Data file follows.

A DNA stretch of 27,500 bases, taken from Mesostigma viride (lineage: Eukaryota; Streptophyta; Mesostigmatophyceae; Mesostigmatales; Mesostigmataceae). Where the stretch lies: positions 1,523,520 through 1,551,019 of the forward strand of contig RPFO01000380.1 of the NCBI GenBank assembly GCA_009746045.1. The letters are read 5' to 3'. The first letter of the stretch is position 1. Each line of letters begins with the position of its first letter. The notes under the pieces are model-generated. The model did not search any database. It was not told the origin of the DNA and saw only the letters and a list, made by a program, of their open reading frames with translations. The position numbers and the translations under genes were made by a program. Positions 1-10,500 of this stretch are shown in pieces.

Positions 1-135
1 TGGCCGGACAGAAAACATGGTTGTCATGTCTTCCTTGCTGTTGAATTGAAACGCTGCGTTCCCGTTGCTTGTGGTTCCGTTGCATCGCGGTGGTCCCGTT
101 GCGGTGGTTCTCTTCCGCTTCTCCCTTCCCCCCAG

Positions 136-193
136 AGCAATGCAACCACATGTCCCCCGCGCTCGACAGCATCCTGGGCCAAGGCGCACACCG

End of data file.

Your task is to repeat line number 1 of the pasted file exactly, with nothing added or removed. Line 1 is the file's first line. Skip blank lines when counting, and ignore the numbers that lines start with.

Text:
A DNA stretch of 27,500 bases, taken from Mesostigma viride (lineage: Eukaryota; Streptophyta; Mesostigmatophyceae; Mesostigmatales; Mesostigmataceae). Where the stretch lies: positions 1,523,520 through 1,551,019 of the forward strand of contig RPFO01000380.1 of the NCBI GenBank assembly GCA_009746045.1. The letters are read 5' to 3'. The first letter of the stretch is position 1. Each line of letters begins with the position of its first letter. The notes under the pieces are model-generated. The model did not search any database. It was not told the origin of the DNA and saw only the letters and a list, made by a program, of their open reading frames with translations. The position numbers and the translations under genes were made by a program. Positions 1-10,500 of this stretch are shown in pieces.